When I started my process of addiction recovery, my life was focused around the absence of pain. If only I could stop feeling this way… but how? I knew I wanted to stop using drugs and alcohol, but I had no idea how to make this happen. I tried ten other times until on time number eleven, things started to fall into place. That was nearly twenty years ago. There were many relapses that I turned into learning experiences. That accumulated knowledge of what worked and what did not work for me was eventually translated into a program of long lasting recovery. Recovery is a marathon not a sprint. While not welcomed, relapses shouldn’t be treated as a dead end. They are an opportunity for self examination and course correction.
Statistically, we are at highest risk for overdose death when we have had periods of abstinence.
This includes periods of incarceration, trips to rehab, after an extended hospital stay, or voluntary attempts to curb use. When we have had a period where we have been “clean” or “sober,” the expectations around us reach new levels. Our loved ones embrace us tightly. The pressure slowly mounts to regain responsibilities. Suddenly, our fragile grasp seems to slip — we are ashamed to admit to cravings. It doesn’t matter if it is a good bad or a bad day. Our relationship to drugs has become so complicated, a simple memory can set our mental wheels turning. We are told we should be feeling “grateful” when, in fact, we may be feeling isolated. It is easy to fall back into that groove of self medication. Relapse can be a sole event or an extended incident. No matter what the circumstances of a relapse, the most important thing we can do is protect our health and safety by practicing harm reduction.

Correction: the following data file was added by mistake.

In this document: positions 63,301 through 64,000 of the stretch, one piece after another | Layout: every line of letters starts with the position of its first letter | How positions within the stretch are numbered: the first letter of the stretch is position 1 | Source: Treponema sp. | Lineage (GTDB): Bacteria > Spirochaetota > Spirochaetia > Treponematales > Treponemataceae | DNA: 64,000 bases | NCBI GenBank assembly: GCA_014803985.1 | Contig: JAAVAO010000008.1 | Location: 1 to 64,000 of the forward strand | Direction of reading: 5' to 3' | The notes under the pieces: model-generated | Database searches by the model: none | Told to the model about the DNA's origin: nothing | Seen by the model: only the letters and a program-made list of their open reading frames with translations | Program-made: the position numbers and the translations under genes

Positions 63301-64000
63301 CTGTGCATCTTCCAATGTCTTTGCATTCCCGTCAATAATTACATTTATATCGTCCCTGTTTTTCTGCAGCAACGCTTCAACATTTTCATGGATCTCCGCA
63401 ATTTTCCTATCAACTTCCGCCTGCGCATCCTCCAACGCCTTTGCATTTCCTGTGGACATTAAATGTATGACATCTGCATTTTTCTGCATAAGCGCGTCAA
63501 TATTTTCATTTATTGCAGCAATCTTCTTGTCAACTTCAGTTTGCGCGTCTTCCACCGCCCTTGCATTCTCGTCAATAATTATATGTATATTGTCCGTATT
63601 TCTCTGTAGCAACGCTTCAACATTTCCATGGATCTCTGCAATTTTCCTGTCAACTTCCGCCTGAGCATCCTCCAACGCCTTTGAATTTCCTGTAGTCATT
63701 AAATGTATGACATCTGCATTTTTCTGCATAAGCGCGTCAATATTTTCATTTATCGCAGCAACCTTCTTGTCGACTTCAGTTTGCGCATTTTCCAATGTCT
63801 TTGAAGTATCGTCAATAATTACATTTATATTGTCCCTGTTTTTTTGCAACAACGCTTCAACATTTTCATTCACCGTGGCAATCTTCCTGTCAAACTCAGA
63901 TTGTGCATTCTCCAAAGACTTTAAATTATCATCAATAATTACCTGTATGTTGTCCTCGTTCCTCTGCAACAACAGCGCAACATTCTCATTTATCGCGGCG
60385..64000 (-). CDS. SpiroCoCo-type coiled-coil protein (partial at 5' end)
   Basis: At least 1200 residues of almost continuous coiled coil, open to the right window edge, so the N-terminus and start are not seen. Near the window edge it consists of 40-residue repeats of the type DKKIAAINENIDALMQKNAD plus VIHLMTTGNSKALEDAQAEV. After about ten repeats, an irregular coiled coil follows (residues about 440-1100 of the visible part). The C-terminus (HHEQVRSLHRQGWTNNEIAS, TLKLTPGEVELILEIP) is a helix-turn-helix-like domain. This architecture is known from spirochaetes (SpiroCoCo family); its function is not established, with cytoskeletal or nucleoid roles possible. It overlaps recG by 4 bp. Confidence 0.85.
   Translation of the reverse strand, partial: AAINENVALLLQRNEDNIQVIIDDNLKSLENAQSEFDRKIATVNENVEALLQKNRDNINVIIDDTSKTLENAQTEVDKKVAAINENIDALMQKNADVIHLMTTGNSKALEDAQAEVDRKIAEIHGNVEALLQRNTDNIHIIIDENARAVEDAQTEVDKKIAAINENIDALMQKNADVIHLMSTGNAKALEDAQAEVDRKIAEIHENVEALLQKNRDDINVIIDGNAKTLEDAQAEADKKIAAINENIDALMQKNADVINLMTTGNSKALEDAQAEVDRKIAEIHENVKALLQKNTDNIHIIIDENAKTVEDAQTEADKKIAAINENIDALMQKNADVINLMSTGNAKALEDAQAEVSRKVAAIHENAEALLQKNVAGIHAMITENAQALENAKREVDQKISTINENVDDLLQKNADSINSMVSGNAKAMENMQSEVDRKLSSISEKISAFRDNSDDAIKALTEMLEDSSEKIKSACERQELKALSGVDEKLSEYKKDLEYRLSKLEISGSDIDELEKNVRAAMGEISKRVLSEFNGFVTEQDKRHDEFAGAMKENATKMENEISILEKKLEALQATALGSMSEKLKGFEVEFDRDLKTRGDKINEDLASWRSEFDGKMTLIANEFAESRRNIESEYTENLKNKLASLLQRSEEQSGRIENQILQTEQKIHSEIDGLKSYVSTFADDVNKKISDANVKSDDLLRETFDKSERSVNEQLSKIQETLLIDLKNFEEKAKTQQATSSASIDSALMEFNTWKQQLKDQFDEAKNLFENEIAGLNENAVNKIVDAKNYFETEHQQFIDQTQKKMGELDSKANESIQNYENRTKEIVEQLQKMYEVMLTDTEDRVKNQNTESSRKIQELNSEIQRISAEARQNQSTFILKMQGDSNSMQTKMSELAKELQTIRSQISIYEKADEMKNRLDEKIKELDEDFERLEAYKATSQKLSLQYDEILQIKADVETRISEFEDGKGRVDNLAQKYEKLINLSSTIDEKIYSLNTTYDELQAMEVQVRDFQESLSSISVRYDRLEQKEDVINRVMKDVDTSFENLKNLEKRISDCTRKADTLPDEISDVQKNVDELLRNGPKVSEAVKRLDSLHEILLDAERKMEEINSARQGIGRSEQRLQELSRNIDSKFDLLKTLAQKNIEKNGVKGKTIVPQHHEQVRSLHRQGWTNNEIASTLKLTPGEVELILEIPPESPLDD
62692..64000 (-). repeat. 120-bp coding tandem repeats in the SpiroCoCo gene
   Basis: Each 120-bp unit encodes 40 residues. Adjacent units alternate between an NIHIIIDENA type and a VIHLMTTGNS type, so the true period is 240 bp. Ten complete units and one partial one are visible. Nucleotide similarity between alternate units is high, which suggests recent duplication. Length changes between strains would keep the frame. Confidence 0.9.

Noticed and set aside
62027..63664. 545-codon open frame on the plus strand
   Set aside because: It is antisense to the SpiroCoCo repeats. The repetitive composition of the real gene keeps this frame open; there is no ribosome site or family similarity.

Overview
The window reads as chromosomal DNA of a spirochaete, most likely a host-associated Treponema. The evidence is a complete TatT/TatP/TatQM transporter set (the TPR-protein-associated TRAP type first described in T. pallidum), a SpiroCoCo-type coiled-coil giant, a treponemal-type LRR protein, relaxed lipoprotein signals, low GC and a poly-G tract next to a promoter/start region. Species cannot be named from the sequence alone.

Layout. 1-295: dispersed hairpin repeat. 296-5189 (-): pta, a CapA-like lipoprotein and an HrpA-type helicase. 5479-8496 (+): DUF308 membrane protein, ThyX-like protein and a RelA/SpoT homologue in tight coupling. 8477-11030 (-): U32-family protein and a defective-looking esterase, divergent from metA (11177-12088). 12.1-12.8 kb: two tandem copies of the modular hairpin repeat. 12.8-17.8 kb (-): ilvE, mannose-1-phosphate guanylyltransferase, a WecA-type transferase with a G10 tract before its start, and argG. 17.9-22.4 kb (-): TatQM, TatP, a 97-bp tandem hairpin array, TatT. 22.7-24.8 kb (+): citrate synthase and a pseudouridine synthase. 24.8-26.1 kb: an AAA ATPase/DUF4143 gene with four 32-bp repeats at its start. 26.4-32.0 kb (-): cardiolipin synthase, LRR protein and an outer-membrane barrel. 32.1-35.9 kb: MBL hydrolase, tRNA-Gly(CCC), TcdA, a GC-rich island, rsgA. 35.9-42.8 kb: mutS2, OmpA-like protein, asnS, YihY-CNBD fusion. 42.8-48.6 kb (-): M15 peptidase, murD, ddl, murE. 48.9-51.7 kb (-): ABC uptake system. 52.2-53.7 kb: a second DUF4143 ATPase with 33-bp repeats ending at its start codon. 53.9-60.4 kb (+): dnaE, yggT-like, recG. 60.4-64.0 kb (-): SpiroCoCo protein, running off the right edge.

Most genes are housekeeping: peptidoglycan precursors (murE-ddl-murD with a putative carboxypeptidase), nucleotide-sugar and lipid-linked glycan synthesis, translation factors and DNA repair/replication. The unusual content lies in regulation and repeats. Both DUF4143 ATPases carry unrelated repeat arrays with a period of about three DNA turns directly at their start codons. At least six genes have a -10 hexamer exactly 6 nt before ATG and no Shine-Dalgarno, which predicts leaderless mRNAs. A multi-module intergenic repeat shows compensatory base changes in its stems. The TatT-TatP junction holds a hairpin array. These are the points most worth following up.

It may take multiple tries until we finally leave. It is okay to admit that for awhile, these substances feel good. Until they don’t. When we finally decide to get into the process known as recovery, one of the most challenging hurdles may be rebounding after a relapse. If we have spent months, years, or even decades using drugs and alcohol to solve our problems, it is entirely rational that in times of emotional upheaval, we would return to our old solutions. We used when we were sad, happy, angry, lonely, and every place in between. Healthy behavior changes are hard. Like the diabetic who may have issues resisting sweets or the asthmatic who craves a cigarette, a person with addiction issues deals with significant temptation on a daily basis.
Your first thought after a relapse might be to think “I’ve thrown it all away!”
Don’t get stuck in this trap. You still have retained all the accumulated knowledge, you just need to create a new situation in which to apply it. Don’t let yourself get pulled into the cycle of guilt and shame. First of all, guilt and shame are useless emotions in this situation. Shame is fuel for the process of cutting off your support system. Guilt breeds the desire to keep drinking or using drugs. You had 98 days sober and relapsed? That means in 99 days, you used one day? You have 98 days worth of experience to draw on. You can start from today. Ask yourself — What can you do differently? What worked for you? What are my goals? What are the things that really make you want to change? Make a list. This is a time for action. Whatever your program of recovery, the tools are inside you. Tap into those.
A relapse does not have have to end the journey. This can be a new beginning. Learn from this experience and move forward.
Tracey Helton Mitchell is a recovering heroin addict and author of “The Big Fix: Hope After Heroin.” After completing rehab in 1998, she dedicated her life to the care and treatment of heroin users. Tracey entered school through an ex-offender’s program where she earned a bachelors of business administration and masters of public administration. In addition, she is a certified addiction specialist and supervisor. She was featured in the move Black Tar Heroin: The Dark End of the Street. She has also been featured by CNN, Anderson Cooper, Vice, the Huffington Post, and the New York Times in addition to freelance work as a writer. Tracey lives in the San Francisco Bay Area with her husband and three children.